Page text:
Capitalism and the Senses
by Regina Lee Blaszczyk, David Suisman
Capitalism and the Senses is the first edited volume to explore how the forces of capitalism are entangled with everyday sensory experience. If the senses have a history, as Karl Marx wrote, then that history is inseparable from the development of capitalism, which has both taken advantage of the senses and influenced how sensory experience has changed over time.
This pioneering collection shows how seeing, hearing, tasting, smelling, and touching have both shaped and been shaped by commercial interests from the turn of the twentieth century to our own time. From the manipulation of taste and texture in the food industry to the careful engineering of the feel of artificial fabrics, capitalist enterprises have worked to commodify the senses in a wide variety of ways. Drawing on history, anthropology, geography, and other fields, the volume’s essays analyze not only where this effort has succeeded but also where the senses have resisted control and the logic of markets. The result is an innovative ensemble that demonstrates how the drive to exploit sensorial experience for profit became a defining feature of capitalist modernity and establishes the senses as an important dimension of the history of capitalism.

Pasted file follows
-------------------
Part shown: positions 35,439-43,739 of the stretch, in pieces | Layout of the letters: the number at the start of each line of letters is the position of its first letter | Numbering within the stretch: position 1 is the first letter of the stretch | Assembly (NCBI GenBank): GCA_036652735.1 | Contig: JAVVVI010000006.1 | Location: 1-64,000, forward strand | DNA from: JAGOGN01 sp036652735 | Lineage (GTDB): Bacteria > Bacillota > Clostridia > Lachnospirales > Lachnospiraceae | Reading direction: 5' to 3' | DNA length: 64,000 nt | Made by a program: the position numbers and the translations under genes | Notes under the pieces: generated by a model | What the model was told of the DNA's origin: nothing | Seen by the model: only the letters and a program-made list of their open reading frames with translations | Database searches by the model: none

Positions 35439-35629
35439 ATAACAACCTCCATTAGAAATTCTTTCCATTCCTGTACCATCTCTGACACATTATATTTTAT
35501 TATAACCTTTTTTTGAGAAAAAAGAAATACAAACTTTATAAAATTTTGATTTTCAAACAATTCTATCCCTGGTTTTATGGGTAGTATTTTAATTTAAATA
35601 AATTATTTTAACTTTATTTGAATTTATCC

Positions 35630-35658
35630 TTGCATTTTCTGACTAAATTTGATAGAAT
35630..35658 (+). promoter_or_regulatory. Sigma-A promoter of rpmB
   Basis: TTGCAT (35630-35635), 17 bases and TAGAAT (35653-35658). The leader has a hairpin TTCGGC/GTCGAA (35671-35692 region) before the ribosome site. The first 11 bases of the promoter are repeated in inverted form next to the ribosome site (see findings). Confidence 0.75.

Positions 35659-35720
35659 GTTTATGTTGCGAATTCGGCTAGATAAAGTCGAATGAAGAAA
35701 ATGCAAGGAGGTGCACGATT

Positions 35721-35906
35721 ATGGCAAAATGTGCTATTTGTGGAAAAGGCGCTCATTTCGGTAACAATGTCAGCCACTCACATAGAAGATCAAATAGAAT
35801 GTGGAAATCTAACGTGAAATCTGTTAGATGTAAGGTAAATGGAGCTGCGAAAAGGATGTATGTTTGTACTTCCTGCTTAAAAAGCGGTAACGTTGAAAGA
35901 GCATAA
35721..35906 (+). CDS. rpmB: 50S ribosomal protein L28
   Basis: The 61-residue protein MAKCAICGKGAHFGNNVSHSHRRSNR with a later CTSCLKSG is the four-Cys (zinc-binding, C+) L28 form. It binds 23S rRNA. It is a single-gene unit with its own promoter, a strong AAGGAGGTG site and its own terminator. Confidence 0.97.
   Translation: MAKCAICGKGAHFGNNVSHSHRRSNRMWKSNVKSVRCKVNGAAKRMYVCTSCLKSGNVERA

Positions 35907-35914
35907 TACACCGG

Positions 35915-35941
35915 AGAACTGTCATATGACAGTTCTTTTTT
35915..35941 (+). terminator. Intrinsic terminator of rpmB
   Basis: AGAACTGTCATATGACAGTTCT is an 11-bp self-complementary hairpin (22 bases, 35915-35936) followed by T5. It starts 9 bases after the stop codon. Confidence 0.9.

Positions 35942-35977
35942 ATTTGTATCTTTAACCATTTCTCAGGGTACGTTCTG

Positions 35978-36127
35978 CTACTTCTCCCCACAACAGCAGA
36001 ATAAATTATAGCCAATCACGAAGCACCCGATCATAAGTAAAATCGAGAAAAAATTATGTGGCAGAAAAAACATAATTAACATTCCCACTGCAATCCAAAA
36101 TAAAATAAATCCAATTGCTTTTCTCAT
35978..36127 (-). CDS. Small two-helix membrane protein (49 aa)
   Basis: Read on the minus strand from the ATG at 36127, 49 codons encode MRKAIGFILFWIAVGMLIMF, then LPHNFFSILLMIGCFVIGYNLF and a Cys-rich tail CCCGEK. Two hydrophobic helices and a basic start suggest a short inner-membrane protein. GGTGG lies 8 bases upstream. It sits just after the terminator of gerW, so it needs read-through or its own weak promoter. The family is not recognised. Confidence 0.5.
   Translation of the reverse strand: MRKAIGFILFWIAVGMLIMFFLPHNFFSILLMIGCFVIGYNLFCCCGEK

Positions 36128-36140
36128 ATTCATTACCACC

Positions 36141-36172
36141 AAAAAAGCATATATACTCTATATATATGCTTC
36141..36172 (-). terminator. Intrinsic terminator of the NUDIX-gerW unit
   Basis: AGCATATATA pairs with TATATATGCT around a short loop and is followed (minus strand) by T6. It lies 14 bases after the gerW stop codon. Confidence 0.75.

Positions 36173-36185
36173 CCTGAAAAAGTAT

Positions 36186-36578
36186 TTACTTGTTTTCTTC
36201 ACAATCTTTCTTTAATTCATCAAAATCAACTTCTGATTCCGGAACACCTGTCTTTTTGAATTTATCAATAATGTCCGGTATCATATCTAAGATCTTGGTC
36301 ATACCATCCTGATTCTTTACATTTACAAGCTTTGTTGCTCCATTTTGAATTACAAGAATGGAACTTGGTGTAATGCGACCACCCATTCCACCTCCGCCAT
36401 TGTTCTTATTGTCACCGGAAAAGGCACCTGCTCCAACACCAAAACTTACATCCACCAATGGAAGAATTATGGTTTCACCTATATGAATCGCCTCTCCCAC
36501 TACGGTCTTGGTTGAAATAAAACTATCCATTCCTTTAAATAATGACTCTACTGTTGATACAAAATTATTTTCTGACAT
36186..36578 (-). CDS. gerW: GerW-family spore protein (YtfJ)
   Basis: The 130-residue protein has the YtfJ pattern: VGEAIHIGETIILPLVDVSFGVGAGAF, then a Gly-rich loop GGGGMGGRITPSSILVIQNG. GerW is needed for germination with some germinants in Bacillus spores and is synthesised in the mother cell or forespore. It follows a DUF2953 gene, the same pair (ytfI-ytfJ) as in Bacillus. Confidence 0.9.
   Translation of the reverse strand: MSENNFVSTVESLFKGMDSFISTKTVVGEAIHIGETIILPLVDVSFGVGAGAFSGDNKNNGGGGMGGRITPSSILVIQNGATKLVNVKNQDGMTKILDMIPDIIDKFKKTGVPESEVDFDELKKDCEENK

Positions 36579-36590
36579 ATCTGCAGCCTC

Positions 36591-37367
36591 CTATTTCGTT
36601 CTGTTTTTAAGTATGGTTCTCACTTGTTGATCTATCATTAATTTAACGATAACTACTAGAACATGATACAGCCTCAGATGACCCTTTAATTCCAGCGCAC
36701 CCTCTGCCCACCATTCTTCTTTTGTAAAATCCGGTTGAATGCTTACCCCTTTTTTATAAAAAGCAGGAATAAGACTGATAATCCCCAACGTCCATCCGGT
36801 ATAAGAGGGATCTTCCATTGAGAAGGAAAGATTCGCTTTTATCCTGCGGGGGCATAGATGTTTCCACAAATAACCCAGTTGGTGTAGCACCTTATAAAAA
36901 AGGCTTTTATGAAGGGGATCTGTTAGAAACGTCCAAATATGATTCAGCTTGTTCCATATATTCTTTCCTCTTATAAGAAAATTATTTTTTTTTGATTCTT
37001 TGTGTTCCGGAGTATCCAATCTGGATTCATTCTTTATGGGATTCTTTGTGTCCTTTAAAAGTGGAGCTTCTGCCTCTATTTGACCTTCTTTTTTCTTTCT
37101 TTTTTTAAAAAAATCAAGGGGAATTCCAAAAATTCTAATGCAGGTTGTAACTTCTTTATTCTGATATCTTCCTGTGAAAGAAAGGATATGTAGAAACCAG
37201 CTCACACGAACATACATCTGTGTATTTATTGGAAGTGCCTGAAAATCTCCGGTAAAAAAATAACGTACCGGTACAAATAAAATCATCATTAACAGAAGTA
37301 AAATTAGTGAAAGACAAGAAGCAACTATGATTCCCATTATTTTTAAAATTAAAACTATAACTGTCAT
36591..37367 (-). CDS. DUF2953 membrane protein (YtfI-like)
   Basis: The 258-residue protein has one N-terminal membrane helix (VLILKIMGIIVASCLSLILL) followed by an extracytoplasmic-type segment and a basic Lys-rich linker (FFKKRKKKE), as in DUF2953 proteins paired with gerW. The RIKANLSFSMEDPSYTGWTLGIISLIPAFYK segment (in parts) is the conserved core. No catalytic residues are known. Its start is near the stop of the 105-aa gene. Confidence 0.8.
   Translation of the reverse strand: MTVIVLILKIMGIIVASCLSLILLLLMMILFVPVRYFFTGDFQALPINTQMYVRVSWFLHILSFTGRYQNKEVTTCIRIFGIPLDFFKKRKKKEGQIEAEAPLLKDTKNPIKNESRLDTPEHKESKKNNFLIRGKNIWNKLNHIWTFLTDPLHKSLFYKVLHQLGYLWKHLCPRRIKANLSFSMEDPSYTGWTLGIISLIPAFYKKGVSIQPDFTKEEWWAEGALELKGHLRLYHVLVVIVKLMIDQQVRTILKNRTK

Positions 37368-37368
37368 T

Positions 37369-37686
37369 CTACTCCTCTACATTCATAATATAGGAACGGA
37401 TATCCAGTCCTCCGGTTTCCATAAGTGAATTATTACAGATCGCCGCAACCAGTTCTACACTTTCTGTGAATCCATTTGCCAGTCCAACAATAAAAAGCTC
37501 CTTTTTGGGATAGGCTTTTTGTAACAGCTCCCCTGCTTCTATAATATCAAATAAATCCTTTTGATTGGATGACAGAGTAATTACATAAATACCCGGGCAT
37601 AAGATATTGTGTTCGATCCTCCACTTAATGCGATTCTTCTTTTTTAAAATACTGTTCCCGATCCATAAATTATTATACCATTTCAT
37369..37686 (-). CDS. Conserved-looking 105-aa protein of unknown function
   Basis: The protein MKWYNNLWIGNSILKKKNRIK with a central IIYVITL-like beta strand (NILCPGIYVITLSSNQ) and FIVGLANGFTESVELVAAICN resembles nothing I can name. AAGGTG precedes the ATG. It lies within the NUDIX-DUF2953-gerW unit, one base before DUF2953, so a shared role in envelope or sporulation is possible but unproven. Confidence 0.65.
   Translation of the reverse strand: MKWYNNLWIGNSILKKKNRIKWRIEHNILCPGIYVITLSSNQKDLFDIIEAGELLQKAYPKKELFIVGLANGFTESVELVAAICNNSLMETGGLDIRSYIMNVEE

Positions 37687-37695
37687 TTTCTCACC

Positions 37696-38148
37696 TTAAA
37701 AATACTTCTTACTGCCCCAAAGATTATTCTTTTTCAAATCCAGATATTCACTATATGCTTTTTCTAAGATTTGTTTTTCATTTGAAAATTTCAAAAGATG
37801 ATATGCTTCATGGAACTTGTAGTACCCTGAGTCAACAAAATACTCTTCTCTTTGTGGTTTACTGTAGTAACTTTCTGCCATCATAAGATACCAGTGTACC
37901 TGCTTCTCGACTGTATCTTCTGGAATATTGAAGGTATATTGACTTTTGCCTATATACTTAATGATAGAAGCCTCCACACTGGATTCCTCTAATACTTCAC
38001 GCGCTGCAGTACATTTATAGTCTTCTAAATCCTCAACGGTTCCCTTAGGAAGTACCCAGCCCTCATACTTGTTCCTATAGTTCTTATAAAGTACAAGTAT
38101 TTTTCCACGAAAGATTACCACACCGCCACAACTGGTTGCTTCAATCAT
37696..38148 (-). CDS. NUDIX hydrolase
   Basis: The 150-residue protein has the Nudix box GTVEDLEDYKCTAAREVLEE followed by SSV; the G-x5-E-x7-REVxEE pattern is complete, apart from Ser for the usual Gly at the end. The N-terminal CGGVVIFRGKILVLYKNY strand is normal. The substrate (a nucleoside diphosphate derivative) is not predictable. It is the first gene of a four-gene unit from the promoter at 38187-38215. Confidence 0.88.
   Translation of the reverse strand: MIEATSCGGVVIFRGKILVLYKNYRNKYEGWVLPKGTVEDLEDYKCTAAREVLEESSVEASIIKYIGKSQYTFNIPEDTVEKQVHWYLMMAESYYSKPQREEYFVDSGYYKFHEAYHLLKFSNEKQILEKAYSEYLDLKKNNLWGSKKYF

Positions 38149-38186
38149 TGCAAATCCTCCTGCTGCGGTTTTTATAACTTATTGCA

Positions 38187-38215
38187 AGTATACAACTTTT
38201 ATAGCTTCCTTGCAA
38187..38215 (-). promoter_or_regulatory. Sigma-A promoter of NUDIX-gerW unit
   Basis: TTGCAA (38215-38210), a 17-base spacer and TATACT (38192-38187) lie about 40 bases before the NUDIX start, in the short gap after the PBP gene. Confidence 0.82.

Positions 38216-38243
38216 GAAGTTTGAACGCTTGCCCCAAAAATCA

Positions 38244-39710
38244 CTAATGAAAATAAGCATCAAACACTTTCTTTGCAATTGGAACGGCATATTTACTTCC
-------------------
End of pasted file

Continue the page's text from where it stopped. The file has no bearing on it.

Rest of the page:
Contributors: Nicholas Anderman, Regina Lee Blaszczyk, Jessica P. Clark, Ai Hisano, Lisa Jacobson, Sven Kube, Grace Lees-Maffei, Ingemar Pettersson, David Suisman, Ana María Ulloa, Nicole Welk-Joerger.
""Industrial capitalism was bent on disciplining the senses in the interests of production. Consumer capitalism seeks to entice the senses to stimulate consumption. The tale of capitalism’s shifting investments in the senses needs telling, and this book does so piercingly, brilliantly, sumptuously.""—David Howes, Concordia University